This edition of 'Lately' is bought to you by the fantastic time I had over Christmas - including a beautifully decorated Christmas tree at home in Sydney; a delicious work Christmas lunch at Riley Street Diner [top right]. After flying home on Christmas Eve to spend time in Hobart with my family, Christmas biscuits were baked [I was very impressed that Donna Hay herself liked my photo on instagram...], and my immediate family went for a bushwalk at Lake Dobson on Mt Field.

I also visited my friend from Uni Josh's newly renovated apartment which he designed and did himself [3rd row middle and right] - you should check out the Archier Hex Pendant light [Pictured]; absolutely beautiful and inspiring stuff.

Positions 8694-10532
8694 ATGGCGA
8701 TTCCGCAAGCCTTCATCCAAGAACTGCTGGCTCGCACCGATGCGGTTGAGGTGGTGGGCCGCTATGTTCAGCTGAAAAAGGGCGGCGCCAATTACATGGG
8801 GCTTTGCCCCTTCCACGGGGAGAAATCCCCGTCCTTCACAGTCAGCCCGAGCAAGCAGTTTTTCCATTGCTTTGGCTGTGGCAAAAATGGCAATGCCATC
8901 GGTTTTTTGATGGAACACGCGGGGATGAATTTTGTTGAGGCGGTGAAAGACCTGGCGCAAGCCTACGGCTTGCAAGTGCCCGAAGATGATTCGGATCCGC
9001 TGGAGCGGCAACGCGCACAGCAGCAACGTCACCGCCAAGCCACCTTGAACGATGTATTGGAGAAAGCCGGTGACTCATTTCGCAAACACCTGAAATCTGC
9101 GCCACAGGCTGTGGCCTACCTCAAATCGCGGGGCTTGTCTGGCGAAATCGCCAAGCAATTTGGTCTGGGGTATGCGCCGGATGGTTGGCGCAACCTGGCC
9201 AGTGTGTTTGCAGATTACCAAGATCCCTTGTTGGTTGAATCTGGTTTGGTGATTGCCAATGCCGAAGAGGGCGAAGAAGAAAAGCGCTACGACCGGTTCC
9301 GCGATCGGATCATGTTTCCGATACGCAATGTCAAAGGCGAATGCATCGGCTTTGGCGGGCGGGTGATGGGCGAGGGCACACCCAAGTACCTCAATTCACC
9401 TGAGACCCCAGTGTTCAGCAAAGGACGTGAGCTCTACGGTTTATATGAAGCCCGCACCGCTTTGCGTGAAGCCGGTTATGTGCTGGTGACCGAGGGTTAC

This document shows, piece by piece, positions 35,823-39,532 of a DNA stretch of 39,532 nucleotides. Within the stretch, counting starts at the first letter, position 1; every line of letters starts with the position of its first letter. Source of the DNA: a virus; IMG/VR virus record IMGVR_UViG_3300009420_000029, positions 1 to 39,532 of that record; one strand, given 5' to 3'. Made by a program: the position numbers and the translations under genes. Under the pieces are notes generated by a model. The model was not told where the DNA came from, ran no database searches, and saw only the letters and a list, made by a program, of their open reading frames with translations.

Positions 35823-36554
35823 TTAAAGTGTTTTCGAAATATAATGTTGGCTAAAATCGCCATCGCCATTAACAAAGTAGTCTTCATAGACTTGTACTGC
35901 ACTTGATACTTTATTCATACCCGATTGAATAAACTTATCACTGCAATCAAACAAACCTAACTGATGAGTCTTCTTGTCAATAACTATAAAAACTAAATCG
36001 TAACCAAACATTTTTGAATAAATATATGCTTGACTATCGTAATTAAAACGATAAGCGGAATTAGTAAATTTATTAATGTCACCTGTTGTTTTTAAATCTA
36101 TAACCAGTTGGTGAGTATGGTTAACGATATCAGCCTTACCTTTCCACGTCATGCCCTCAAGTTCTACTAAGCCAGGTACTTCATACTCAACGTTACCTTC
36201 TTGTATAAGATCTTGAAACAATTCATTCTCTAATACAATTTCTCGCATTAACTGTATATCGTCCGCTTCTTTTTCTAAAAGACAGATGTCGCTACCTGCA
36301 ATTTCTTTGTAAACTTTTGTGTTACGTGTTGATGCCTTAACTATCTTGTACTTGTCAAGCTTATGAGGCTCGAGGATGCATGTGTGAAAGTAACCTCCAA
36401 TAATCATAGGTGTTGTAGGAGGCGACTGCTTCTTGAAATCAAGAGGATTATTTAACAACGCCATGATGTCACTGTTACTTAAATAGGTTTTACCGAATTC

I also had my first meal at new Hobart restaurant Franklin which my architect friend Chris who I used to work with at Terroir was responsible for [Definitely need to go here - it was delicious. If you do go, get the octopus].

I haven't included all of my beach pictures from a week in Bicheno/Freycinet - so jump on over to my instagram to have a looksee at the others!

All photos from my instagram account.


think work observe_spleen magazine.

I am quite drawn to searching for new/interesting graphic based projects - fuelled by my obsession with graphics on pinterest - but when I came across this one I was totally in love.

Designed by Italian-based practice Think Work Observe, the project includes the design of issue 00 of fashion and photography magazine Spleen. Asides from the beautiful and simple layout, Think Work Observe also designed a typeface for the magazine, based on their previously designed font; Futwora.

You can also have a look at the magazine here on Issuu.


marsell tote.